Memory Lane Road~Trip Part 13

26 Sep

A Slice of Life

Bill Lites

Day 13 – Sunday 4/29/2018 

Today I headed west on I-20 to visit the Vicksburg National Military Park in Vicksburg, MS.  This national park covers 1,728 acres, and is designed to preserve the site of the Battle of Vicksburg, which took place during the Civil War in the summer of 1863.  The park displays an impressive number of historic monuments (1,325), strategically placed along the nearly 16 miles of tour road that rings the park.  Also there are a total of 144 period canons positioned in simulated high-ground battery locations that gives a person an idea of just how large the battlefield was.

I had originally thought the USS Cairo Museum was in a separate location, so I had to ask for directions to the Museum.  It turned out to be located on the park’s Tour Road, toward the northern edge of the park, adjacent to the Yazoo River.  This museum houses the restored remains of the USS Cairo that was built in 1861. One of the first ironclads to be built at the beginning of the Civil War, she served with the Army’s Western Gunboat Flotilla on the Mississippi and Ohio Rivers until 1862 when she was transferred to the Navy later that year.

On December 12, 1862, while clearing mines from the Yazoo River, she struck a mine and sank.  Not located until 1956, the gunboat was damaged in 1964 while crews were trying to raise her.  After many years of hard work and many delays, the restored USS Cairo and its museum were finally opened to the public in 1980.

While in Vicksburg, I also visited The Old Depot Museum located just a couple of miles south of the USS Cairo Museum.  This museum is housed in the old 1872 Vicksburg Railroad Depot, and consists of scale models of the Olde Town of Vicksburg, a scaled model scene of the Battle of Vicksburg, operating model train layouts, as well as model ships, boats and vessels dating from the time of the Vikings to the present.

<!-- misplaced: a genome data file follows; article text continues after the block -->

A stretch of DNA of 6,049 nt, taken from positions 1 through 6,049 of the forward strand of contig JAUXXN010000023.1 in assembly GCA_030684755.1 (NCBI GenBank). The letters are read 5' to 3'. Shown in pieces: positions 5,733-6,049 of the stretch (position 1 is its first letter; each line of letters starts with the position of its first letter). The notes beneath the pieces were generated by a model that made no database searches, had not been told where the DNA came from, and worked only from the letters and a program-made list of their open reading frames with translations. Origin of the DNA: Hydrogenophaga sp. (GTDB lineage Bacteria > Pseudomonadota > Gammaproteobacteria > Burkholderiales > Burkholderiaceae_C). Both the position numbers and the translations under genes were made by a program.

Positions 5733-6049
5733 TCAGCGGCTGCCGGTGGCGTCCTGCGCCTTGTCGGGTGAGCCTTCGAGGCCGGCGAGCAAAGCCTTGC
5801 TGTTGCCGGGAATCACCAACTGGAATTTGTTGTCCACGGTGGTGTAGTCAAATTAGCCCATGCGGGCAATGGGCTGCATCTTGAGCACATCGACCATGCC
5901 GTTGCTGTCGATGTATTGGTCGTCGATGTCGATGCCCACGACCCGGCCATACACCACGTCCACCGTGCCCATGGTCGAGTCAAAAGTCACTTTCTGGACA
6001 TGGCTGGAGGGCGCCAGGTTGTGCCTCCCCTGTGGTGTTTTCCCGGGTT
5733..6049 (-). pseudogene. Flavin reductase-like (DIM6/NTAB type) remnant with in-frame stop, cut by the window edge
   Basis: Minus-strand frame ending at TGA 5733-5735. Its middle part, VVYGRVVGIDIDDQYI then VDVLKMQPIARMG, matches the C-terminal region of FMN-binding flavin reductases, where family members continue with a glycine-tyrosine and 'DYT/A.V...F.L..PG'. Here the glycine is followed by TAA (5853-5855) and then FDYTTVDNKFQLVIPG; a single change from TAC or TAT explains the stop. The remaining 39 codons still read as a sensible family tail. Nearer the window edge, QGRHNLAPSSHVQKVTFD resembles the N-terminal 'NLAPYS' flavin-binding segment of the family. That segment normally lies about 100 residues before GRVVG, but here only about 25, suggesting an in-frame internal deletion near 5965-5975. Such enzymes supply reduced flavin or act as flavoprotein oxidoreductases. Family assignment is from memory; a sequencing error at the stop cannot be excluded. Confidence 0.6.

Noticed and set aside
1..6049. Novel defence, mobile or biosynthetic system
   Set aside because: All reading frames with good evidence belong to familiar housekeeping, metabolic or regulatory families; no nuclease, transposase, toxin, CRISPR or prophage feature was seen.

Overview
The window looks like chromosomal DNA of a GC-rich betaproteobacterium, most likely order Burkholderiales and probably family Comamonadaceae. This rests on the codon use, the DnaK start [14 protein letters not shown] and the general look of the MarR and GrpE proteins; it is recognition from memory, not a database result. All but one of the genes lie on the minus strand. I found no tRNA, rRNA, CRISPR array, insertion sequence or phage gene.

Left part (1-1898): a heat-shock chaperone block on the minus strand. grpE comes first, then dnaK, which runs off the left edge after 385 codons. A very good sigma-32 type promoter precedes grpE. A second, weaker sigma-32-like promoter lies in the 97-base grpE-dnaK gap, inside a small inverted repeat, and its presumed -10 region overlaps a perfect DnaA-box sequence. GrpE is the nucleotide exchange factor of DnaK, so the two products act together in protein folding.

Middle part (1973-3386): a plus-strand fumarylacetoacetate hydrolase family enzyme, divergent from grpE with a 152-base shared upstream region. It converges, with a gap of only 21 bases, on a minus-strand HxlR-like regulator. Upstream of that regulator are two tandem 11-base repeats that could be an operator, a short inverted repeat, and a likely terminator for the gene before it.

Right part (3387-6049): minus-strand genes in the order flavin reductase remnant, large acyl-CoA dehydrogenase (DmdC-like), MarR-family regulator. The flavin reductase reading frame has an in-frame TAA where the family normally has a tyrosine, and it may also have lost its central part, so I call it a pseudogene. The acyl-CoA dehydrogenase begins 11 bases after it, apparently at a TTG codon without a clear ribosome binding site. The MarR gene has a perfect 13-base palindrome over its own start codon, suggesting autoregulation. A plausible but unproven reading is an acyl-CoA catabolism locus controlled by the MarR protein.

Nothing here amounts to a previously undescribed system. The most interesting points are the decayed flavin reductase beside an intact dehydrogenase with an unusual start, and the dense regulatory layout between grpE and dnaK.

Next I headed west on I-20, across the Mississippi River, to visit the Chennault Aviation Museum located in Monroe, LA.  This small museum basically tells the story of Claire L. Chennault’s military career, from his initial involvement in aviation during WWI, to his part in the creation of the American Volunteer Group (AVG), known as the “Flying Tigers” in China prior to WW2 and beyond.

I continued west on I-20 to Ruston, where I turned north onto US-167 for a short side trip to visit the Bernice Depot Museum located in Bernice, LA.  This very small museum is housed in the 1895 Arkansas Southern Railroad depot, and was one of the significant loading points for the surrounding lumber industry during the late 1800s.  The museum displays memorabilia related to the railroad and local lumber industry that gave birth to this small town of Bernice.

Greta kept me with a question in my mind as to her navigating abilities for the better part of the next hour.  She took me thru roughly 50 miles of Louisiana back roads to get us back to I-20.  Then it was another 30 miles west so I could visit the Barksdale Global Power Museum (8thAir Force Museum).  This museum is located just outside the gate to the Barksdale Air Force Base, on the east side of Shreveport, LA.  The museum consists of a building that tells the history of the 8thAir Force by means of memorabilia, artifacts, and exhibits and some 20+ beautifully restored outdoor static displayed aircraft.